".. the women met at my place and we did a photoshoot where they performed their artwork. On one hand, it had a practical purpose: I wanted to create portraits for people to see who the artists were. On another hand, it was also a manner to re-embody our traditional knowledge, and make one with it." 



Leila Ashtiani (rose, violet, daffodil). Image courtesy of Sofie Dieu

Once you know that the artist lived four years in China before immigrating fourteen years ago to Australia, you understand the personal connection to foster community, care and understanding - a conductor line that permeates her practice. In this last respect, perhaps the most striking aspect of Dieu's projects is her ability to bridge cultural gaps and encourage understanding between diverse communities. 


This same understanding helps the artist overcome language barriers and varying levels of English proficiency during workshops, and navigate the challenges with recognition and financial factors, as she seeks support from local councils and art organizations which offer visibility to the project as well as artists, helping countering mainstream stigmas. 


Rahila Zeeshan (jasmin). Image courtesy of Sofie Dieu.

Sofie Dieu's gaze is firmly set on the horizon, with a desire to delve deeper into the traditional ecological knowledge of plants with her community. Her vision encompasses soft sculpture, print, zines, and storytelling, pointing towards a comprehensive exhibition in the coming years. Dieu's commitment to creating a space that is inclusive, emotionally resonant, and socially engaged remains at the forefront of her artistic practice and is an inspiration for any artist aiming to create work intertwined with community. 


In the dialogue between art and activism, the artist’s insights illuminate the transformative power of art in overcoming cultural differences. Our Plants, Our Heritage, brings our attention to the capacity of art to empower communities, and amplify voices that may otherwise be marginalized. Sofie Dieu's work, passion and care are a beacon, inviting viewers to navigate the intricate lines of cultural heritage, ecological stewardship, and shared human experiences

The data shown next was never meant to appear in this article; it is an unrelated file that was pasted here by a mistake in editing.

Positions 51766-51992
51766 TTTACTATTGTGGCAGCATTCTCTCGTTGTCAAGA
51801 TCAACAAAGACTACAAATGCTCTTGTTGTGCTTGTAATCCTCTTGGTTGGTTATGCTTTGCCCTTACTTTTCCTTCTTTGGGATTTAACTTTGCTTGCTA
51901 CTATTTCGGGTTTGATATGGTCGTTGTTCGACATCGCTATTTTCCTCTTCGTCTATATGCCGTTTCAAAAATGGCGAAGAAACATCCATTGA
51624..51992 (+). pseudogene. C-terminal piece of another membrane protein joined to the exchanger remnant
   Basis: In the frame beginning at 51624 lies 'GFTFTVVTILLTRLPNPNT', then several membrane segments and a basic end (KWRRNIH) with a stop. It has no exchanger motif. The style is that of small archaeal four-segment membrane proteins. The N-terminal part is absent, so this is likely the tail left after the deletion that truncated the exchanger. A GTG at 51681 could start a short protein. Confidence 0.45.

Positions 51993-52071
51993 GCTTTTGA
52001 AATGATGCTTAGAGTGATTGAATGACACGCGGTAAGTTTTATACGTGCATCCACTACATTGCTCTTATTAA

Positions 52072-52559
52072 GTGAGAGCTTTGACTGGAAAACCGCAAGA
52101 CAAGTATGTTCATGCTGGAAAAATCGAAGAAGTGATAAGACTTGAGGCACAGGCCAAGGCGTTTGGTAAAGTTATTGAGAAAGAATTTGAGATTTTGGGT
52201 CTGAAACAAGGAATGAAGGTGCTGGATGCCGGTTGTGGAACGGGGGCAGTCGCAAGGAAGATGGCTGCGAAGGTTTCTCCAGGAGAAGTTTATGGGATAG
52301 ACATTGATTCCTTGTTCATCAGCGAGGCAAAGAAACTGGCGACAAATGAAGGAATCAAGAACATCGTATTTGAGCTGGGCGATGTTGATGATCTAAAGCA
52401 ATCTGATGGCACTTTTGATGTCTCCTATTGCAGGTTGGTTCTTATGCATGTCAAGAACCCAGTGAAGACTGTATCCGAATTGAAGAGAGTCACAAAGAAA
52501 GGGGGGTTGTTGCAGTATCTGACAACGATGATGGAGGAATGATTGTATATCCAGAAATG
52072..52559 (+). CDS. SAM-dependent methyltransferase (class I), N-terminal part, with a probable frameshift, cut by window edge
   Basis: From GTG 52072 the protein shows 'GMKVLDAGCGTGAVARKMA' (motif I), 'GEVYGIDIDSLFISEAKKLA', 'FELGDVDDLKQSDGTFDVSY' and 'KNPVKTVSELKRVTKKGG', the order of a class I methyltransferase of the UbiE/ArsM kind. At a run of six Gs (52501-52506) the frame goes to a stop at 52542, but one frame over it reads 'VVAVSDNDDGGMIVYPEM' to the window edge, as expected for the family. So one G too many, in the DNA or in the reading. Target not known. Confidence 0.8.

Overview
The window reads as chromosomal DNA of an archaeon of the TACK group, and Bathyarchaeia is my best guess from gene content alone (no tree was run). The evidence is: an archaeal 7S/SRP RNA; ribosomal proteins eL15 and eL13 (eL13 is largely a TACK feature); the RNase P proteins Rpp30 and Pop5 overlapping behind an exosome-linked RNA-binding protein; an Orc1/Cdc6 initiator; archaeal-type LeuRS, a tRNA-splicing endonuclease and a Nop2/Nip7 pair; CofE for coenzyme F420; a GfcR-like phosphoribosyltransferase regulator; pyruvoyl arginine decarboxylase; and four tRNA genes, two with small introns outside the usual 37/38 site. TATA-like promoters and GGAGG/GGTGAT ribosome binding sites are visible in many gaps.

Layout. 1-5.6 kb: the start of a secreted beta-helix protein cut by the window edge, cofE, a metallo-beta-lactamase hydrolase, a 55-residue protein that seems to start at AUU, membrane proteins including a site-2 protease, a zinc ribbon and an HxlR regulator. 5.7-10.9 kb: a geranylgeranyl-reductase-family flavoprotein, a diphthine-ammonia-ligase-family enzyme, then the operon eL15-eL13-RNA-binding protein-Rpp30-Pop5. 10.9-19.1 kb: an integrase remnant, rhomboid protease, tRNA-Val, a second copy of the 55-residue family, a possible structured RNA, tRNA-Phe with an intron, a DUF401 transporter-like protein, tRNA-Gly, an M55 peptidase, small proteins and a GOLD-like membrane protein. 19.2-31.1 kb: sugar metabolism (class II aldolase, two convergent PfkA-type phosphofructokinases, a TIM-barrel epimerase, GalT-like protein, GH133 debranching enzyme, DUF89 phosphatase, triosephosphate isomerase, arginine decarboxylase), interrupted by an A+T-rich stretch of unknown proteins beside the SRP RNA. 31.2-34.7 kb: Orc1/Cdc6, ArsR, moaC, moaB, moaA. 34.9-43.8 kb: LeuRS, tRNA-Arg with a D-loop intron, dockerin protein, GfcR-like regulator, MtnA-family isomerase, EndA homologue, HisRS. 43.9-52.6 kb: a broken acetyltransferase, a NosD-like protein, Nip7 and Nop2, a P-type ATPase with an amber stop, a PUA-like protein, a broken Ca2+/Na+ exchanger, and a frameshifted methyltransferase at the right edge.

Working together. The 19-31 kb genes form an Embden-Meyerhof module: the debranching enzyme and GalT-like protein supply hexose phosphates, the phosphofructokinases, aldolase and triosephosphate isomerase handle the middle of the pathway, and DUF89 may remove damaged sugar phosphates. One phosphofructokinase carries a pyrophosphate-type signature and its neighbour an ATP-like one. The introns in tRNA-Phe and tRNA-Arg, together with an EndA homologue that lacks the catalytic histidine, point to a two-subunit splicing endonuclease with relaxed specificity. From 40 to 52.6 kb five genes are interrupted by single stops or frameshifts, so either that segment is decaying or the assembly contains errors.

Humaira Fayazi (apple blossom, poppy). Image courtesy of Sofie Dieu.

For those interested in delving deeper into Sofie Dieu's work, explore her website and exclusive interview on Patreon.


Cover Image:

Leila Ashtiani (rose, violet, daffodil). Image courtesy of Sofie Dieu.

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Sofie Dieu has a Bachelor in Textile Design and Sculpture. In 2016, she graduated from Montpellier III University with a Master in Visual Art and Contemporary Practice. She currently teaches design theory at Monash University.

Sofie's collaborations include working with the Black Dog Institute and the Victorian Immigrant and Refugee Women's Coalition as well as local councils across Melbourne. Her work has been extensively shown in Melbourne Eastern and Western Suburbs, Gippsland and New South Wales.

Since 2019, Sofie works with immigrant and refugee women. Together they co-created a collective embroidery work as part of her project Longing for Home which has been exhibited in New South Wales and across Victoria. Since 2017, Sofie works with Gippsland communities affected by bushfires and drought. Her work culminated in the publication of Stillness Through Art, a Guide to Over-come Eco-anxiety. She is a multi-art prizes and award finalist.